Jump shift

From Wikipedia, the free encyclopedia
Jump to: navigation, search
Diagram of the Heisman shift.

The jump shift or Heisman shift, was an American football shift maneuver utilized by John Heisman.[1][2] In this system, only the center was on the line of scrimmage, and the backfield would be in a line, as one would in an I-formation with an extra halfback at the hind end, or a giant T. The players could shift into various formations; in one version, the line shifted so that the center was between guard and tackle, and the three back nearest the line of scrimmage would shift all to one side. A split second elapsed, then the ball was snapped and the wall of three blockers charged on.[3] If needed, the center could also snap it to one of the other backs,[4] the phalanx of blockers resembled the yet-to-be developed single wing.[4] The Heisman shift was considered more complicated than its predecessors (say the Minnesota shift).[5]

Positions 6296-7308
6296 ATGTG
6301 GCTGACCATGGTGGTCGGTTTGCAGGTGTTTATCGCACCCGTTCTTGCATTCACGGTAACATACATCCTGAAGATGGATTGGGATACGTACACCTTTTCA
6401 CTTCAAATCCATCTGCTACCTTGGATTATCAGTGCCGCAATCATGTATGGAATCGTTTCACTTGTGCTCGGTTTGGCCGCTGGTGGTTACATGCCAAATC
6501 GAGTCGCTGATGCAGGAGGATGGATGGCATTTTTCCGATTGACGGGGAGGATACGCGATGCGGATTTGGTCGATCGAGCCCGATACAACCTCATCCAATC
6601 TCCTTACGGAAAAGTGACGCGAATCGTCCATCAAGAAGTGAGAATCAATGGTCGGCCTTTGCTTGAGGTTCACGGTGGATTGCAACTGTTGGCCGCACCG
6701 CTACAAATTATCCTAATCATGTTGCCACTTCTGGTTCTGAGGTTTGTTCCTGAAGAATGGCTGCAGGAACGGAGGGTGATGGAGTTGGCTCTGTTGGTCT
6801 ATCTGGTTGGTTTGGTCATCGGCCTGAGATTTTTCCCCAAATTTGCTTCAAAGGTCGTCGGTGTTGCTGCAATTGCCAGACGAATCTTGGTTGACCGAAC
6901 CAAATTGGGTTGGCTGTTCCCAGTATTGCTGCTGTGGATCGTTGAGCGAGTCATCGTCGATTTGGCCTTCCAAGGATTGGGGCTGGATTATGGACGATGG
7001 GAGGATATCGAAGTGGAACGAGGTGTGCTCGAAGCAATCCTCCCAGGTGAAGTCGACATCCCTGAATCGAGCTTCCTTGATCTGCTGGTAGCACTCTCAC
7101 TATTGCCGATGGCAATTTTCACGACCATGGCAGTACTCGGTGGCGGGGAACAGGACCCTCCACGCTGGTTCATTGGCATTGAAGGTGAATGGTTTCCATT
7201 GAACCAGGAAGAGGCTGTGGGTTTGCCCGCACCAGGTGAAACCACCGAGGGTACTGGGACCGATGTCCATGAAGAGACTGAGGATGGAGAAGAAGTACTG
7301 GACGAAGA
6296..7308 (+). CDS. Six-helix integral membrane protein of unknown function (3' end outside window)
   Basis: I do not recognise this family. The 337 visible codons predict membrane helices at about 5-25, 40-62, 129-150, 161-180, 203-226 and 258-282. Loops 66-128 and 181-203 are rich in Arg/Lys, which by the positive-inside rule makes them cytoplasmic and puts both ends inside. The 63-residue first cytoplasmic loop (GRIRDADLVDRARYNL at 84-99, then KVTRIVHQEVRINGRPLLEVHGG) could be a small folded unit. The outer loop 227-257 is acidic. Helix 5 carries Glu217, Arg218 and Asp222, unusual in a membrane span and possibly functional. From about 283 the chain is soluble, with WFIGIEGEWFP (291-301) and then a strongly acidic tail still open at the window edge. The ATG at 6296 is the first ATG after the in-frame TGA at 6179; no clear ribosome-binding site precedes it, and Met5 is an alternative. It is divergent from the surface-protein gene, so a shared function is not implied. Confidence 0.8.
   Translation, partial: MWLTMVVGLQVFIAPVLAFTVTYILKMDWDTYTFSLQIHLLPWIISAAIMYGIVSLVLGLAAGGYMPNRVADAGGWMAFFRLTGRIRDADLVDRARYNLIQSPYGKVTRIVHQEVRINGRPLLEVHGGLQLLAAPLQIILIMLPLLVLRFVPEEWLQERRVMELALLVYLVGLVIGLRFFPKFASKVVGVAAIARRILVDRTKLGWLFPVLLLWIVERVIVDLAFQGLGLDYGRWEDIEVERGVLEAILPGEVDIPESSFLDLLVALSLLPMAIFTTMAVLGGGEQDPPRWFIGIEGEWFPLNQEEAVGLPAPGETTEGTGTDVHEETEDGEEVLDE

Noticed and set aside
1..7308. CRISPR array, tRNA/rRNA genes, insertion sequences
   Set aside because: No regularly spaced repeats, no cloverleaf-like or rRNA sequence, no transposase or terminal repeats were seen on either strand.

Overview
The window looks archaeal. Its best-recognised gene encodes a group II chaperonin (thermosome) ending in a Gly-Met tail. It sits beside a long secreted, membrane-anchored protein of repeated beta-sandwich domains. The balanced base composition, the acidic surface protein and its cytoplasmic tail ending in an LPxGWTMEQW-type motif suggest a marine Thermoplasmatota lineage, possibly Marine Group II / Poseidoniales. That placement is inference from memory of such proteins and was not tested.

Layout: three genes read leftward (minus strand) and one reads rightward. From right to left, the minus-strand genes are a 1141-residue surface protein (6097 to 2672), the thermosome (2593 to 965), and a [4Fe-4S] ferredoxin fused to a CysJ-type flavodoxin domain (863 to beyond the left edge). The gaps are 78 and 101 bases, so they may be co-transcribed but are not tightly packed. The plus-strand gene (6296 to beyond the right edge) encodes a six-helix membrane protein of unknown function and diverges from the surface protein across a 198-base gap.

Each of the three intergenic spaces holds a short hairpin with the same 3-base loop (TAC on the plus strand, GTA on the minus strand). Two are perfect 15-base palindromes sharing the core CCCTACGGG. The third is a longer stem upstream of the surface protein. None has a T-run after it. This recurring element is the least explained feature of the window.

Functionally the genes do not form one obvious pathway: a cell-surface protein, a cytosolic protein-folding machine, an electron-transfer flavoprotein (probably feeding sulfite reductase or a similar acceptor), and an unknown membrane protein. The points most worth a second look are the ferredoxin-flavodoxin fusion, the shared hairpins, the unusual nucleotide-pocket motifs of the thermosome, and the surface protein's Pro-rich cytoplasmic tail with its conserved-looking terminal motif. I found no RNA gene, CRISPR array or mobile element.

References[edit]

  1. ^ Magee, Mary (2012). Red, Third Edition. Beyond Football: The Legacy of Coach Jimmy 'Red' Parker. Tate Publishing & Enterprises. p. 256. ISBN 978-1-62024-962-8. 
  2. ^ John Heisman. Principles of Football. p. 267. 
  3. ^ John Heisman. "Jump Shift Is A Legal Play". The Washington Herald. Retrieved June 2, 2015 – via Newspapers.com.  open access publication – free to read
  4. ^ a b "Archived copy" (PDF). Archived from the original (PDF) on 2016-03-04. Retrieved 2015-03-11. 
  5. ^ Neil R. Kohn (1964). "heisman+shift" The Evolution of Offensive Football, 1913-1963. p. 46.